WASHINGTON — Walking through the Tampa airport Sunday, Yudissa stopped in her tracks. She barely recognized the young woman coming toward her.
Her daughter Jissel, now 15, was 12 when she hugged her goodbye at a Border Patrol facility in El Paso, Texas in 2018. That was before Yudissa was shackled around her ankles and loaded into a van with other migrant parents, told that she would be able to reunite with her daughter in two to three days after she had “served her sentence.”
Now, three years later, Yudissa and Jissel are one of about 30 families separated under the Trump administration that the Biden administration has been able to reunite this week, according to lawyers representing those families.
“I didn’t recognize her because I left behind a girl and I saw a woman,” Yudissa said.
In May 2018, border agents told Yudissa she would be sent to a facility separate from Jissel. She said they described it as part of her punishment for crossing the border illegally. She begged to be deported with her daughter to Honduras.
“I asked if they could send me back in order to be reunited with my girl because I never thought that they were going to take her away from me. And they started to laugh,” Yudissa told NBC News. “I told them to take me out of there, to send me back to where they had picked me up because I didn’t want them to take her away from me.”
She was sentenced by a judge to serve time in federal prison for crossing the border illegally — a penalty not applied to migrant parents until Trump’s “zero tolerance policy” in 2018.
She was detained with other mothers who had also been separated from their children after crossing the border. “We didn’t even know what was happening,” she said. “Not even the mothers because they would take their kids away and they would arrive one after another and one knew what was happening. Why couldn’t the kids be there?”
While in detention, she was given five minutes to talk to Jissel, she said, who was being held in a Health and Human Services center with other children who had been separated from their parents.
“[Jissel] was having nightmares. She would wake up crying in the morning,” Yudissa said. She eventually agreed to release Jissel to live with her father in Florida.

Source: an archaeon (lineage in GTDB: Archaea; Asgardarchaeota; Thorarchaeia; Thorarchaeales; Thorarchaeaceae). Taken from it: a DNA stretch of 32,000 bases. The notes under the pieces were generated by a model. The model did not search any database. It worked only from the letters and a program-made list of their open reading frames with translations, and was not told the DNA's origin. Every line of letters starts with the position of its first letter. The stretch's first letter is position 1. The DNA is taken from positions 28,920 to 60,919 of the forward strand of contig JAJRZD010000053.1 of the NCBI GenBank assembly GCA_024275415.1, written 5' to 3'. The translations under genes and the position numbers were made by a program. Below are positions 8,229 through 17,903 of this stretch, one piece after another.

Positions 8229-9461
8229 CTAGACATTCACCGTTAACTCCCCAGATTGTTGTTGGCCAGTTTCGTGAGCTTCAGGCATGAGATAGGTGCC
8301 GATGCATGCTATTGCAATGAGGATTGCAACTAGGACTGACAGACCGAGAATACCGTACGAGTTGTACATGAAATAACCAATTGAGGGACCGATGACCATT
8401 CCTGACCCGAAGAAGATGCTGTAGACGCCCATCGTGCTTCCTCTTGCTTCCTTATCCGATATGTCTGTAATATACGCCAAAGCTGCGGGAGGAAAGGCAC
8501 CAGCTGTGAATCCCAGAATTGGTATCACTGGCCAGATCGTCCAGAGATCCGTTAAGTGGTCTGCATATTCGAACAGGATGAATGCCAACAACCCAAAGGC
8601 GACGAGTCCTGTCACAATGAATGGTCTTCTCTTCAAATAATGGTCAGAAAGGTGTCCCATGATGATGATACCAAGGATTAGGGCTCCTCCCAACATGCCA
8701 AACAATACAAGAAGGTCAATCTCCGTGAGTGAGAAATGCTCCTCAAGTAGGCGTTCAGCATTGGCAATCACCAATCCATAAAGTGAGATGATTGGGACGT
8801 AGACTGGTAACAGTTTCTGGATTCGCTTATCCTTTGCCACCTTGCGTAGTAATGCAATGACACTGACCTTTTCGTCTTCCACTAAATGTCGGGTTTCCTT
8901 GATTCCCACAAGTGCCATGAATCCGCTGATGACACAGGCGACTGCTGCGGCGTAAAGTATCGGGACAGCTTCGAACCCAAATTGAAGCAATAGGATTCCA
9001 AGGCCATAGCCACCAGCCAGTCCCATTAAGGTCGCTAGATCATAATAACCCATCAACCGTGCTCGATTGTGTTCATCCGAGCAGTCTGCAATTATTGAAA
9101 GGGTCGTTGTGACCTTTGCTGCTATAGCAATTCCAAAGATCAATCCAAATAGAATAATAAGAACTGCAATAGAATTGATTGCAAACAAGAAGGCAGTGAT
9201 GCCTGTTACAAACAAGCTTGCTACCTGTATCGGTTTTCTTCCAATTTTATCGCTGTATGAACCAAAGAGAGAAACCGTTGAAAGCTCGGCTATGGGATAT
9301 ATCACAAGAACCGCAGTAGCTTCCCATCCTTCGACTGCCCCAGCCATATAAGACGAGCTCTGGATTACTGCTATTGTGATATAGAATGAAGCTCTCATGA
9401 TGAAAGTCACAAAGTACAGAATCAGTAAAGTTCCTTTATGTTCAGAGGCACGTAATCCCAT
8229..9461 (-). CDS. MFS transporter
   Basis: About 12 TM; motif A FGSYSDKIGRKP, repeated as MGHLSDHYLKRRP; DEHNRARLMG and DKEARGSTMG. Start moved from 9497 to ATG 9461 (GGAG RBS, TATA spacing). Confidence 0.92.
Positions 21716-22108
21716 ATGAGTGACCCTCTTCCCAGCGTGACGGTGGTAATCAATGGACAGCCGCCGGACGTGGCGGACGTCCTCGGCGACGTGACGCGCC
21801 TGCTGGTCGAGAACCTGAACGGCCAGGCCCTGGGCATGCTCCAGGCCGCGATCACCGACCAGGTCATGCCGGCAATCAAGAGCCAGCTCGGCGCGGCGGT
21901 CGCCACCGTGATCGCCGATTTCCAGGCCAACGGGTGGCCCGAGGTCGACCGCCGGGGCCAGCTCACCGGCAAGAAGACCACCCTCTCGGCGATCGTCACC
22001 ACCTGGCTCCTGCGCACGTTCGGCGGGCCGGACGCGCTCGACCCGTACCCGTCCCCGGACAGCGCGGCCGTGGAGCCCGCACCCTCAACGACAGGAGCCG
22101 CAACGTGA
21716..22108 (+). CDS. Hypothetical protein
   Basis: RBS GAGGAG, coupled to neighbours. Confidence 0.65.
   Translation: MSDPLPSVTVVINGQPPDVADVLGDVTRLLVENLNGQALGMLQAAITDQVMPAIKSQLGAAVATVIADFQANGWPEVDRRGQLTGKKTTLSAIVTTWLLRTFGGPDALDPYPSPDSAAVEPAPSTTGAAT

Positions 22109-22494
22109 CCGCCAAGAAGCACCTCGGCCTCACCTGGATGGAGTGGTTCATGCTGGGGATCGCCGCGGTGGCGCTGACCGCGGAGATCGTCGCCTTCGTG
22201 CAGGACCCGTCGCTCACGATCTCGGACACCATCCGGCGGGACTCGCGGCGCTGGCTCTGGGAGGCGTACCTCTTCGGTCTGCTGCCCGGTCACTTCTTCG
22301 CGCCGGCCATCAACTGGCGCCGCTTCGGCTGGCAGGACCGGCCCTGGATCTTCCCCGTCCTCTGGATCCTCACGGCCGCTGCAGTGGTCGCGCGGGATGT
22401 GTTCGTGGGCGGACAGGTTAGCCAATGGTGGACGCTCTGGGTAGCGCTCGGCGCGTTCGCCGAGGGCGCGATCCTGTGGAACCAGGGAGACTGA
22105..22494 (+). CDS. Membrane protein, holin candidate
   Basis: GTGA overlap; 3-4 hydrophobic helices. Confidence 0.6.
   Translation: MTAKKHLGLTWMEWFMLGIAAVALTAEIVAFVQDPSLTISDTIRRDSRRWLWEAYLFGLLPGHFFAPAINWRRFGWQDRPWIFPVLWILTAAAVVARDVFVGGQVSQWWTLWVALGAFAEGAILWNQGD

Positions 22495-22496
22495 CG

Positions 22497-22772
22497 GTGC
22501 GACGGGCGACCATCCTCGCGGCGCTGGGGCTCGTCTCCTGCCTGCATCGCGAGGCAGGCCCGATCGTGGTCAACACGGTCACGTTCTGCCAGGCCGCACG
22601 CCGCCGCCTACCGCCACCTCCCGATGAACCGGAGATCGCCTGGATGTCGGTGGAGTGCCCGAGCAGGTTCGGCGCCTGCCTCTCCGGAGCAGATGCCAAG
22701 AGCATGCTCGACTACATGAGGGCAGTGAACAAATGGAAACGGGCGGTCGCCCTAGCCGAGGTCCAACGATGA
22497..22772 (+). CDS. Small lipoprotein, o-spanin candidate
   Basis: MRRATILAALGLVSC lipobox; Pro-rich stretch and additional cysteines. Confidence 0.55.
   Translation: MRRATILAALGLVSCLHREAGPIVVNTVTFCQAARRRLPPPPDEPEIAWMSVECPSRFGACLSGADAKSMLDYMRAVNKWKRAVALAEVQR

“I told him to come get her out, that it didn’t matter what would happen to me, but to take her out of there,” she said.
After prison and then months of Immigration and Customs Enforcement detention, Yudissa was deported to Honduras. Jissel remained in the U.S. with her father and brother — the family members with whom Yudissa had hoped to reunite when she first left Honduras for the U.S. They would talk by WhatsApp, but both Jissel and Yudissa agreed it wasn’t the same.
“I was sad because they separated me from my mother,” said Jissel, who added the hurt was most intense each time a birthday passed without her mother there.
For Yudissa, missing her daughter’s early teenage years was also painful.
“I felt distressed more than anything,” she said. “It’s three years where a kid needs their mother most — more so with a girl. [She was experiencing] a lot of things that perhaps she was embarrassed to talk to her dad about.”
Yudissa said she missed her children not only on Christmas, but also many days. She said she spent a lot of days not sleeping, just thinking of when it might be possible to see her children again.
Then in January, the month President Joe Biden took office with a plan to establish a task force that would reunify the thousands of families that remained separated by the Trump administration’s immigration policies, she received a call. An immigration attorney told her she had a shot at reunification with Jissel and told her to get her passport ready because there was a possibility she could be allowed into the United States to see her family.
Still, even back in the U.S. for now, it is not certain that Yudissa will be able to remain here with her children. She is on a temporary visa that will expire in three years unless the Biden administration agrees with immigration lawyers to give special protections for the more than 5,000 families separated intentionally under Trump and allow them to live in the U.S. permanently.
“Yudissa’s and other reuniting families are relying on their faith and on the Biden administration to ensure they are not separated again,” said Ann Garcia, Yudissa’s lawyer from the Catholic Legal Immigration Network.
Lee Gelernt, deputy director of the American Civil Liberties Union's Immigrants’ Rights Project and one of the lawyers negotiating on behalf of separated families in a federal lawsuit, said the “negotiations are ongoing and are proceeding constructively and in good faith.”
“The very least our government can do now is to provide families with the right to remain here given that it was the U.S. government itself that deliberately subjected them to this barbaric practice,” Gelernt said.
Although “only a handful” of families have been reunited, Gelernt expects the pace to pick up soon.
Back in the Tampa airport, Yudissa and Jissel nervously approached each other, then tearfully embraced.
The night before she was to see her mom, Jissel said she was nervous, but “happy because I was going to see her again.”
For Yudissa, the three years she spent apart from her family was “the worst thing someone could live through.”
By Tuesday, though, Yudissa and Jissel were happily reunited and making up for lost time in their hotel room in Tampa before traveling to live in temporary housing provided by a church in Orlando.